On Saturday, with the announcement that Philly’s votes pushed Pennsylvania blue and therefore confirmed the presidency for Biden and Harris, the city erupted with that same spirit of defiance and joy, across dozens of neighborhoods and public spaces. Residents flocked to the streets with cathartic pandemonium. Back in Center City, on the northside of City Hall, steps away from where the National Guard gathered, an SUV pulled through the intersection towing an open U-Haul trailer with giant speakers. According to local reporter Avi Wolfman-Arent, this appeared to be the same truck that led Walter Wallace Jr.’s funeral procession earlier that day in North Philly. Such are the dualities of a city constantly in mourning and urgent collective response. Now was the time to pause at the intersection, between two statues of Benjamin Franklin, and call the growing crowd at City Hall to its fullest and hypest attention.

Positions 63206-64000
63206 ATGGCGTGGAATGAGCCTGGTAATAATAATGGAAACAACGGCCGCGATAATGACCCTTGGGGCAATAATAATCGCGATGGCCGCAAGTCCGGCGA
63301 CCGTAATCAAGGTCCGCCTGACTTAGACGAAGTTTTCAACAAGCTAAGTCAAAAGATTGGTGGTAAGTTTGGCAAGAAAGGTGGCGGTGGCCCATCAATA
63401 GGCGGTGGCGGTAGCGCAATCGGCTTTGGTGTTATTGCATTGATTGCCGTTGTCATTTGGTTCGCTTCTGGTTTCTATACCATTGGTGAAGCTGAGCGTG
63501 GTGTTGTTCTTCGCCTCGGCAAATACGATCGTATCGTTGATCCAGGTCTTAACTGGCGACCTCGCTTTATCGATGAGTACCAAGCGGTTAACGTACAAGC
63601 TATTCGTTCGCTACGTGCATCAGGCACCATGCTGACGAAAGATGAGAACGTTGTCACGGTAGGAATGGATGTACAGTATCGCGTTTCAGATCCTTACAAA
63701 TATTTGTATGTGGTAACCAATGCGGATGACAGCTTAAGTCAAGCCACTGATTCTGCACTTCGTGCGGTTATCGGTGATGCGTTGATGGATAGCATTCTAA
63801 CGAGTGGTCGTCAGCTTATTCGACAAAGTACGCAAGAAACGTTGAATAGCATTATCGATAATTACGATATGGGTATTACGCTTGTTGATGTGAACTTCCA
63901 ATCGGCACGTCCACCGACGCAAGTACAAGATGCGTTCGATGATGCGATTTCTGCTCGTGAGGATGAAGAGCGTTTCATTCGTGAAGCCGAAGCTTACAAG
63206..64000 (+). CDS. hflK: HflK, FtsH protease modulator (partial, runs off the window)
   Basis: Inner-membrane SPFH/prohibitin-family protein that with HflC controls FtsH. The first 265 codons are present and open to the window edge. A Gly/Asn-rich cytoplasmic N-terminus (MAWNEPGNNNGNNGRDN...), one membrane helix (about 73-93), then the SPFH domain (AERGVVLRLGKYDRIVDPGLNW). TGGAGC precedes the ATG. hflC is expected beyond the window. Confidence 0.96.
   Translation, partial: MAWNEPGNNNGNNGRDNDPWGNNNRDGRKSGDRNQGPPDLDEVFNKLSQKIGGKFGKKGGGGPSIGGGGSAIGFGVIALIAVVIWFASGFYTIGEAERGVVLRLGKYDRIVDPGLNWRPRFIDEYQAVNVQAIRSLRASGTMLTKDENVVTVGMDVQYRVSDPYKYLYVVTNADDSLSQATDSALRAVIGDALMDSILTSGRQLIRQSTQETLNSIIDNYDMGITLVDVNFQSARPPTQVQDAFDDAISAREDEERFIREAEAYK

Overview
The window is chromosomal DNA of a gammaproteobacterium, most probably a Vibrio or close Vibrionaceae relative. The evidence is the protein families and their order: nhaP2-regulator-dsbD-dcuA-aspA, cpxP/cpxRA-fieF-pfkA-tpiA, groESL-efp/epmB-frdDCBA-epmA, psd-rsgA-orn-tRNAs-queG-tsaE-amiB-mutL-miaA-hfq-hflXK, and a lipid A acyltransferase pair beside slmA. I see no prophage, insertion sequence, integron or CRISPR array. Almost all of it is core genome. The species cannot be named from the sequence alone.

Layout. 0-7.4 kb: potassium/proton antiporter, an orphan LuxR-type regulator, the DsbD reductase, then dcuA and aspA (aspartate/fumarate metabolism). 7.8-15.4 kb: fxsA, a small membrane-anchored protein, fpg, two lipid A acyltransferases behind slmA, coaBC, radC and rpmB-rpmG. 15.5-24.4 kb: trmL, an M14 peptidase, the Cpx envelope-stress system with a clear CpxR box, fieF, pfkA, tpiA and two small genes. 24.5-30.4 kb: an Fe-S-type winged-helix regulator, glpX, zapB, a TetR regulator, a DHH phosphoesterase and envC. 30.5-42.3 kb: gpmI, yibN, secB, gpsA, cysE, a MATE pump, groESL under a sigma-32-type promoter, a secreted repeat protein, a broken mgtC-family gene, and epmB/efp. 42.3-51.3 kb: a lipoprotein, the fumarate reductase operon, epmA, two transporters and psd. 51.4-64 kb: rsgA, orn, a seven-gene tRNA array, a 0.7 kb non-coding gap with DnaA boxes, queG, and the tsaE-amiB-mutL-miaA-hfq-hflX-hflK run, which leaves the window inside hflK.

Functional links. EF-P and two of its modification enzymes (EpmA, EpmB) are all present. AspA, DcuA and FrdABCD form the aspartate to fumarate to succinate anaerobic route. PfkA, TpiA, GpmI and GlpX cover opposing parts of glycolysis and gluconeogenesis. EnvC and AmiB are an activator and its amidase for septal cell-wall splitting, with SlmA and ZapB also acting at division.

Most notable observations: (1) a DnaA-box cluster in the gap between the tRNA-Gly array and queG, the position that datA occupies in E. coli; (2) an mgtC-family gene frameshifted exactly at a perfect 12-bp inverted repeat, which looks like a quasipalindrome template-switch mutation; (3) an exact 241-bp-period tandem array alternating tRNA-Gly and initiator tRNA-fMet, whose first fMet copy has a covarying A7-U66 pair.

For an extended moment of sheer celebration, before the struggle for justice continues, the monuments and public spaces of Philadelphia felt more like platforms for residents of the city to express resistance and hope than landmarks to behold from afar and keep frozen in time.
The progressive coalitions of organizers, artists, and residents were ready for this moment to safeguard our democracy and acknowledge the path ahead to build together toward greater forms of justice and representation. We can continue to prepare for the steps ahead as we rewrite the ways art and history live in public. In the words of Ursula Rucker, “We are our own monuments.”